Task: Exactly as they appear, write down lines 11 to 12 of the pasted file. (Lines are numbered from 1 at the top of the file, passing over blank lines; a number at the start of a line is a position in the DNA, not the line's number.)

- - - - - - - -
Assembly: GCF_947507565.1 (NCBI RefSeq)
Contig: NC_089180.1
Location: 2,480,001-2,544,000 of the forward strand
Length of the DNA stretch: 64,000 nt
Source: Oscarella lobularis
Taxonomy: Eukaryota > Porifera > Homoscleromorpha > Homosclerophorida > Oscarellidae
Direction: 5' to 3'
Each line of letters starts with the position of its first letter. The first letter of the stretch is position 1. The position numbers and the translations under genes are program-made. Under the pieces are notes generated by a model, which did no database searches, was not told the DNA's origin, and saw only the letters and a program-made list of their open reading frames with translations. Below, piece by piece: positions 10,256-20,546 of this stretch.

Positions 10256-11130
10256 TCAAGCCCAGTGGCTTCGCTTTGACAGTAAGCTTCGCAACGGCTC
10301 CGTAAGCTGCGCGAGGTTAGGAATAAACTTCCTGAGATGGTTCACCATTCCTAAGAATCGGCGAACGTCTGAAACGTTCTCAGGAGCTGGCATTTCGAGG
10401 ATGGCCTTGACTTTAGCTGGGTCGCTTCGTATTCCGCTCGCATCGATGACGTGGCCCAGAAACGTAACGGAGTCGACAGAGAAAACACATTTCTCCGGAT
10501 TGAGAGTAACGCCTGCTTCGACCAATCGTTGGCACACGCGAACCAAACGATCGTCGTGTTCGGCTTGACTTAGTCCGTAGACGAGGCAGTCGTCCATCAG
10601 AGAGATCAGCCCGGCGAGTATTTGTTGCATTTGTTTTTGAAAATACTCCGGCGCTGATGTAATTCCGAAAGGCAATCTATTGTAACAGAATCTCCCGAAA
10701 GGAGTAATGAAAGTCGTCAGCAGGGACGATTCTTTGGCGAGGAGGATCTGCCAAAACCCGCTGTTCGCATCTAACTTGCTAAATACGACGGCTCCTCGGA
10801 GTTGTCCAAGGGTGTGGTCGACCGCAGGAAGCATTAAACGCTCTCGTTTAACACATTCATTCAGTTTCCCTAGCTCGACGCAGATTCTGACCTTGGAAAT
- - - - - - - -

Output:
10301 CGTAAGCTGCGCGAGGTTAGGAATAAACTTCCTGAGATGGTTCACCATTCCTAAGAATCGGCGAACGTCTGAAACGTTCTCAGGAGCTGGCATTTCGAGG
10401 ATGGCCTTGACTTTAGCTGGGTCGCTTCGTATTCCGCTCGCATCGATGACGTGGCCCAGAAACGTAACGGAGTCGACAGAGAAAACACATTTCTCCGGAT